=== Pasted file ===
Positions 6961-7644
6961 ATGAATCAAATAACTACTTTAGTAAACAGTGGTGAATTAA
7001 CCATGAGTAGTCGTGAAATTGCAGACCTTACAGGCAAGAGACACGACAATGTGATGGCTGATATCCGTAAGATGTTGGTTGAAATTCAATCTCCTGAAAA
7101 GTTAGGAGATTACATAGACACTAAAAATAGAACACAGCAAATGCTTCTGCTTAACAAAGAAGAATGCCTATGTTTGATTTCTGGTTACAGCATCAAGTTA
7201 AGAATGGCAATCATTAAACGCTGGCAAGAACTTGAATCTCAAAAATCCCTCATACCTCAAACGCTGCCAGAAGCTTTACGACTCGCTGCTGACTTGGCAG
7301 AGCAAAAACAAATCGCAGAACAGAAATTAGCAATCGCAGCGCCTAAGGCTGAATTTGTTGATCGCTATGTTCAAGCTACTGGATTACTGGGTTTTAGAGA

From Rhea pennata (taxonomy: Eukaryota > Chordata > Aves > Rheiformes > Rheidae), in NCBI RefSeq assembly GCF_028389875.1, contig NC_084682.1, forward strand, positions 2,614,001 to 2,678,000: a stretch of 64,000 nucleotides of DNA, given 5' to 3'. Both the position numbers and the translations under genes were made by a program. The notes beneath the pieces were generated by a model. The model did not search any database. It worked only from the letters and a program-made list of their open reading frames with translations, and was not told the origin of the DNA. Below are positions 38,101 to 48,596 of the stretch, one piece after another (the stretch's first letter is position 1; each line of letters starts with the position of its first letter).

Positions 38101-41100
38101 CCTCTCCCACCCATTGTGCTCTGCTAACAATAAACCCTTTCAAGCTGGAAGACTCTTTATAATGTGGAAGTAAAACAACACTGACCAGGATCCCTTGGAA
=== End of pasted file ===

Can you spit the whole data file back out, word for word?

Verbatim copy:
Positions 6961-7644
6961 ATGAATCAAATAACTACTTTAGTAAACAGTGGTGAATTAA
7001 CCATGAGTAGTCGTGAAATTGCAGACCTTACAGGCAAGAGACACGACAATGTGATGGCTGATATCCGTAAGATGTTGGTTGAAATTCAATCTCCTGAAAA
7101 GTTAGGAGATTACATAGACACTAAAAATAGAACACAGCAAATGCTTCTGCTTAACAAAGAAGAATGCCTATGTTTGATTTCTGGTTACAGCATCAAGTTA
7201 AGAATGGCAATCATTAAACGCTGGCAAGAACTTGAATCTCAAAAATCCCTCATACCTCAAACGCTGCCAGAAGCTTTACGACTCGCTGCTGACTTGGCAG
7301 AGCAAAAACAAATCGCAGAACAGAAATTAGCAATCGCAGCGCCTAAGGCTGAATTTGTTGATCGCTATGTTCAAGCTACTGGATTACTGGGTTTTAGAGA

From Rhea pennata (taxonomy: Eukaryota > Chordata > Aves > Rheiformes > Rheidae), in NCBI RefSeq assembly GCF_028389875.1, contig NC_084682.1, forward strand, positions 2,614,001 to 2,678,000: a stretch of 64,000 nucleotides of DNA, given 5' to 3'. Both the position numbers and the translations under genes were made by a program. The notes beneath the pieces were generated by a model. The model did not search any database. It worked only from the letters and a program-made list of their open reading frames with translations, and was not told the origin of the DNA. Below are positions 38,101 to 48,596 of the stretch, one piece after another (the stretch's first letter is position 1; each line of letters starts with the position of its first letter).

Positions 38101-41100
38101 CCTCTCCCACCCATTGTGCTCTGCTAACAATAAACCCTTTCAAGCTGGAAGACTCTTTATAATGTGGAAGTAAAACAACACTGACCAGGATCCCTTGGAA